Brazilian Real Climbs to Five-Week High on Bernanke Rate Signal

Brazil’s real climbed to a five-week high after Federal Reserve Chairman Ben S. Bernanke signaled the U.S. will keep interest rates low, encouraging investors to buy higher-yielding emerging-market assets.

The real erased earlier losses and gained 0.3 percent to 1.6593 per U.S. dollar at 3 p.m. New York time and climbed to as strong as 1.6585 per dollar, the strongest level since Jan. 4.

Bernanke told the House Budget Committee today that “inflation is expected to persist below the levels that Fed policy makers have judged to be consistent” with their dual mandate from congress for stable prices and maximum employment. The U.S. Dollar Index, a measure of the international value of the greenback, fell for a third day.

“The Fed has signaled it will keep interest rates down, and when this occurs the investor runs to other assets,” Reginaldo Galhardo, foreign exchange manager at Treviso Corretora, a Sao Paulo-based brokerage, said in a telephone interview.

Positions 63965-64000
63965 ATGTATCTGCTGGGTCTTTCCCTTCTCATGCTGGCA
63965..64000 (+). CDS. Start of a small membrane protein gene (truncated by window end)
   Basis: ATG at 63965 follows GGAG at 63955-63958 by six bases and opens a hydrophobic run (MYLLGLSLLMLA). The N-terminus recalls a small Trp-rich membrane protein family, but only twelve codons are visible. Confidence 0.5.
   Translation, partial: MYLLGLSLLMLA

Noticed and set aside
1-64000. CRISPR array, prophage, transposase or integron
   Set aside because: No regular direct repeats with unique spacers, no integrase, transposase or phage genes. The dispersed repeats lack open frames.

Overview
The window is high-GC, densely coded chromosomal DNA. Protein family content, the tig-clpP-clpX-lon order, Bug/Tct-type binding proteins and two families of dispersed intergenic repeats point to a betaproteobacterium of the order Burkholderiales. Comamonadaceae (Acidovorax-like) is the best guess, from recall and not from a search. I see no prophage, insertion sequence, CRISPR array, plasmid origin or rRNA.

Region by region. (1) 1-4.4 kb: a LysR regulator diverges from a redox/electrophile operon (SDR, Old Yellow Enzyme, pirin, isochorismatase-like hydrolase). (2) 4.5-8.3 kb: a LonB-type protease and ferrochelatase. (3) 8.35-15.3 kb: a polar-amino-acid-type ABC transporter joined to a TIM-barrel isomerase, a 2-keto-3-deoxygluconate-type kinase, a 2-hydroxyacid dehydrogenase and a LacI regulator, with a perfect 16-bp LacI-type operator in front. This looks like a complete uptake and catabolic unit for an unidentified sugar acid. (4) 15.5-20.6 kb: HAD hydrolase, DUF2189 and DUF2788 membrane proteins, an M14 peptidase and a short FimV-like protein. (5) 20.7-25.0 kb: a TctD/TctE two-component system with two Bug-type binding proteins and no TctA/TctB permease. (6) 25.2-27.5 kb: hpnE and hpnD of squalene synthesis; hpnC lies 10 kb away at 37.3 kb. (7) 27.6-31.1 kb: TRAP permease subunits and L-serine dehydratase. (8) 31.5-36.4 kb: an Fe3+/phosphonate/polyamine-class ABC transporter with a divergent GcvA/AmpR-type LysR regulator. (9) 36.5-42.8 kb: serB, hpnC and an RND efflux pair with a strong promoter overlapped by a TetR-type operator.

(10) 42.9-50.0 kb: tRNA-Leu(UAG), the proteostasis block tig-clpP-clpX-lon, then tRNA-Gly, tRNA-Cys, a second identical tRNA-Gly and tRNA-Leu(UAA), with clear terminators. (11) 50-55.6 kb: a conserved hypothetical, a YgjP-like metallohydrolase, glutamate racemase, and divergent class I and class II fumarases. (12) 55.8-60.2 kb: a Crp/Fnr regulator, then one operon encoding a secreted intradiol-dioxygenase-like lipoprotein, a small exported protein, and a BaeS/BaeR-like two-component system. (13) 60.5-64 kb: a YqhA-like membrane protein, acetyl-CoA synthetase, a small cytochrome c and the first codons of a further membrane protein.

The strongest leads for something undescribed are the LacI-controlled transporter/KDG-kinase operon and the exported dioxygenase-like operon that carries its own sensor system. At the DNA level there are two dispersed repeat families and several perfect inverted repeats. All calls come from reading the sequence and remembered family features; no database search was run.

Brazilian policy makers said they bought U.S. dollars in the spot market twice today, first at 1.6659 per U.S. dollar and then at 1.6606 reais each. Regular dollar purchases are part of a central bank effort to stem gains in the currency which has increased 39 percent since the end of 2008, the most among emerging-market currencies tracked by Bloomberg in that period.

The gap between yields on Brazil’s interest-rate futures contracts maturing in one year and six years narrowed today as the government announced it planned to cut 50 billion reais from its 2011 budget.

Yields on interest-rate futures contracts due in January 2012 rose one basis point, or 0.01 percentage point, to 12.31 percent. Yields on the contract maturing in January 2017 fell four basis points to 12.52 percent. The difference between yields on the two securities shrank to 21 from an almost three- month high of 45 on Feb. 7.

To contact the reporters on this story: Ben Bain in New York at bbain2@bloomberg.net; Josue Leonel in Sao Paulo at jleonel@bloomberg.net

To contact the editor responsible for this story: David Papadopoulos in New York at papadopoulous@bloomberg.net

Bloomberg reserves the right to remove comments but is under no obligation to do so, or to explain individual moderation decisions.

Please enable JavaScript to view the comments powered by Disqus.